top of page
Relevant Websites
Anchor 1

The infamous makeshift concentration camp in Belgrade where thousands of Jewish men were shot and where gas vans were loaded with children and women.


A comprehensive website with links to videos and testimonies.


A project by Centropa and The Holocaust Memorial Center for the Jews of Macedonia. Award-winning films, family stories and archival photos from Split, Dubrovnik, Belgrade, Bitola and Sarajevo.

Films to Watch

Shown in six international film festivals. Life in this most Sephardic city in the world, its destruction, and how they rebuilt their lives as best they could.


Five international film festivals. A wealthy Sephardic family. The German invasion. A Catholic priest who took them in. Used yearly in 74 schools in Serbia.


Our most popular film—by far. The history of the Balkans Sephardim, narrated in Spanish with English subtitles.

Anchor 2
Books to Read
Anchor 3
The Great Cauldron: A History of Southeastern Europe, 
by Marie-Janine Calic

A welcome addition to our knowledge base on the region. One of the leading historians on the Balkans, Calic has produced an impressive door-stopper (724 pages) of a book, taking us on a journey through the sweep of history, from the Byzantines through the Ottomans and into the last century. Indeed, Calic worked for the International Criminal Court in The Hague during the Yugoslav trials and teaches Balkan history at Ludwig Maximillian University in Munich. A positive review by Mary Elizabeth Walters in Humanities and Social Sciences Online.

The Great Cauldron by Calic.jpg
Sarajevo, 1941-1945: Muslims, Christians and Jews in Hitler’s Europe, by Emily Greble 

An outgrowth of her PhD thesis, Greble’s unique study delves deep into the archives to show us how Serbs, Bosniak Muslims, Jews, and local Croats all got along, and didn’t, during the Second World War. Her book shows us how little regard local Croats held for their fascist leaders in Zagreb, who, at the end of the war, turned their weapons on local citizenry.

Sarajevo, 1941-1945 by Greble.jpg
The Use of Man, by Aleksadar Tišma, translated by Bernard Johnson

Aleksandar Tišma’s father was a Serbian peasant, his mother a middle class Jew. He was attending high school during the pogrom carried out by the Hungarian police in January, 1942, escaped and joined the partisans. Later he became an editor and writer and his best known novel is The Use of Man recently republished and translated from the Serbian by Bernard Johnson. The book centers around a group of high school friends on the eve of the war, and what happened to them.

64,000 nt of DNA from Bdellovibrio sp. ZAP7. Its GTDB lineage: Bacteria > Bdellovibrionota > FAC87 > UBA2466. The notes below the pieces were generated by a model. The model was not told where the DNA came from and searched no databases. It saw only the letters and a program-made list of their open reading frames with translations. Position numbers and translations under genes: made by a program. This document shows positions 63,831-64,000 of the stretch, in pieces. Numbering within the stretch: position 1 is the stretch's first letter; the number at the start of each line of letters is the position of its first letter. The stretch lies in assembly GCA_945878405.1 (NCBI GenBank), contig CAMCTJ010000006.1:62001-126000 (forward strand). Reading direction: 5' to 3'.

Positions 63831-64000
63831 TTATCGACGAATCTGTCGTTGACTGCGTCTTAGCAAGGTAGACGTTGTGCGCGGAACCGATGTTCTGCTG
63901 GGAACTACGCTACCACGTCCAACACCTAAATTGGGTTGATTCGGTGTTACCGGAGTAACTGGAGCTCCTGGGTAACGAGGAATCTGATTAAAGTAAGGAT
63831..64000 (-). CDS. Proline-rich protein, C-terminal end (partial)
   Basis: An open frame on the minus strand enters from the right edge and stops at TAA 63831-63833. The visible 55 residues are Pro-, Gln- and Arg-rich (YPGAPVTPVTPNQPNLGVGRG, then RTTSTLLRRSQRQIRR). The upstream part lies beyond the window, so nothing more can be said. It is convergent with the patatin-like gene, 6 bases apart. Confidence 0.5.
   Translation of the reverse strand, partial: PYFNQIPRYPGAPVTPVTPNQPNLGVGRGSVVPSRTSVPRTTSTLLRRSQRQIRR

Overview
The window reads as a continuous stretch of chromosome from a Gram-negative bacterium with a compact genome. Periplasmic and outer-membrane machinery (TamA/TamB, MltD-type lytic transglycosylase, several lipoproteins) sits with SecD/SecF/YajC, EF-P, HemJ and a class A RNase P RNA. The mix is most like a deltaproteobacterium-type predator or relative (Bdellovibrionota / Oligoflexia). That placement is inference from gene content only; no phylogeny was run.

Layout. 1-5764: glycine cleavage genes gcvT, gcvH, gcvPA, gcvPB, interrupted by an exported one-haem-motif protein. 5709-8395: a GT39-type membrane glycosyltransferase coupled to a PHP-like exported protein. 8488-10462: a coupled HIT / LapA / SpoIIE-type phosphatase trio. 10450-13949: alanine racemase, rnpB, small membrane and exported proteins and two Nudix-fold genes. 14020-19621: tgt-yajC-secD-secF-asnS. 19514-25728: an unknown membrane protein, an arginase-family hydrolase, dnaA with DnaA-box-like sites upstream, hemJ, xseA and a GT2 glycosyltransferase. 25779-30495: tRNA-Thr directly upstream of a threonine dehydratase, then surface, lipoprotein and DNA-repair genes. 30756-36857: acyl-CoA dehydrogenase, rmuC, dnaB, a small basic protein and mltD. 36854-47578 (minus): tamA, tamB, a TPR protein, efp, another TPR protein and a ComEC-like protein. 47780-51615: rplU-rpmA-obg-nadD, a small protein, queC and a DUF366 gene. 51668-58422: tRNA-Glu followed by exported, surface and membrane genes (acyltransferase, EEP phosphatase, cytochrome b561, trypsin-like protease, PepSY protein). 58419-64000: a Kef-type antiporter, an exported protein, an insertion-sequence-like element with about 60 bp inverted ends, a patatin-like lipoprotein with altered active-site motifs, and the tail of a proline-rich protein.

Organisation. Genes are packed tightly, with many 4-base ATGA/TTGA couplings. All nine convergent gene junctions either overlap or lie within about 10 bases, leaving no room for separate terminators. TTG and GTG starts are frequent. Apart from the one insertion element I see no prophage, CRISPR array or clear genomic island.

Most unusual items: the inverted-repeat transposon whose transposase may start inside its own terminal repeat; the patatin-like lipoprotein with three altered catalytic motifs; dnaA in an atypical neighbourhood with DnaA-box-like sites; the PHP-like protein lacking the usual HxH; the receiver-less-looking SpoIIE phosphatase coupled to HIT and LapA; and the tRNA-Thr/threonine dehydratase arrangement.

The Use of Man by Tisma.png

Drndić, who died in 2018, was a Croatian novelist and playwright. Most of her translated work revolves around memory and Holocaust. Trieste was nominated for several literary prizes, Belladonna is her last novel. The protagonist is Andreas Ban, a psychologist who no longer practices, a writer who no longer writes. But he is visited by what he witnessed in darker times. A difficult but rewarding read. Michael Levy’s review in World Literature Today.

Beladonna by Drndic.jpg

Serbian Jewish novelist Filip David’s only novel translated into English is The House of Remembering and Forgettingtranslated by Christina Pribichevich Zoric. Born during the Holocaust, David’s novel tells of a father squeezing his son Albert Weisz through a hole in a train headed for the death camps. The boy escapes, finds shelter, grows up, and spends his life haunted by the traces of memory he finds, or thinks he finds. 


David, like Tisma, spoke out against the Serbian regime of Slobodan Milošević; Tišma exiled himself to France for a while, David remained at home. An insightful review of the novel by Ellen Battersby can be found in The LA Review of Books.

The House of Remembering and Forgetting

When recommending books on Yugoslavia, we never fail to recommend David Albahari’s Götz and Meyer, translated by Ellen Elias-Bursać. In this slim, stream-of-consciousness, single-paragraph novel, a Belgrade teacher muses about what the two SS men who drove the infamous gas van talked about all day. Harrowing and darkly ironic. Well-praised all around. Here is Nicholas Lezard’s review in The Guardian.

Götz and Meyer by Albahari.png
Salonica: City of Ghosts, by Mark Mazower

One of the leading historians on the Balkans, as well as the Third Reich, Mazower brings his prodigious research talents to his history of this city of Jews, Muslims, Greeks and Bulgarians and how history dealt it one cruel blow after another in the twentieth century. Jan Morris, surely the greatest travel writer of the twentieth century, praises the book in her review in The Guardian.

salonica. City of ghosts by Mazower.jpg
Jewish Salonica: Between the Ottoman Empire and Modern Greece, by Devin Naar

A seriously researched and beautifully written study of the last years when the city was, for all intents and purposes, an open port only marginally ruled by the Ottomans, through the time when Salonica became Thessaloniki and was folded into the modern Greek state. Here’s an insightful review we found.

Jewish Salonica by Naar.jpg
Family Papers: A Sephardic Journey through the Twentieth Century, by Sarah Abrevaya Stein

Sarah Abrevaya Stein is a prodigious researcher into Balkan Sephardic history and her latest book is Family Papers: A Sephardic Journey through the Twentieth Century. Published in 2019, The Economist called it one of the best books of year. Stein takes us along as she finds thousands of letters written by the Levy family of Salonica and follows their path to Rio, Johannesburg, Manchester, and Bombay. Well-reviewed in Kirkus.

Family Papers by Stein.jpg
bottom of page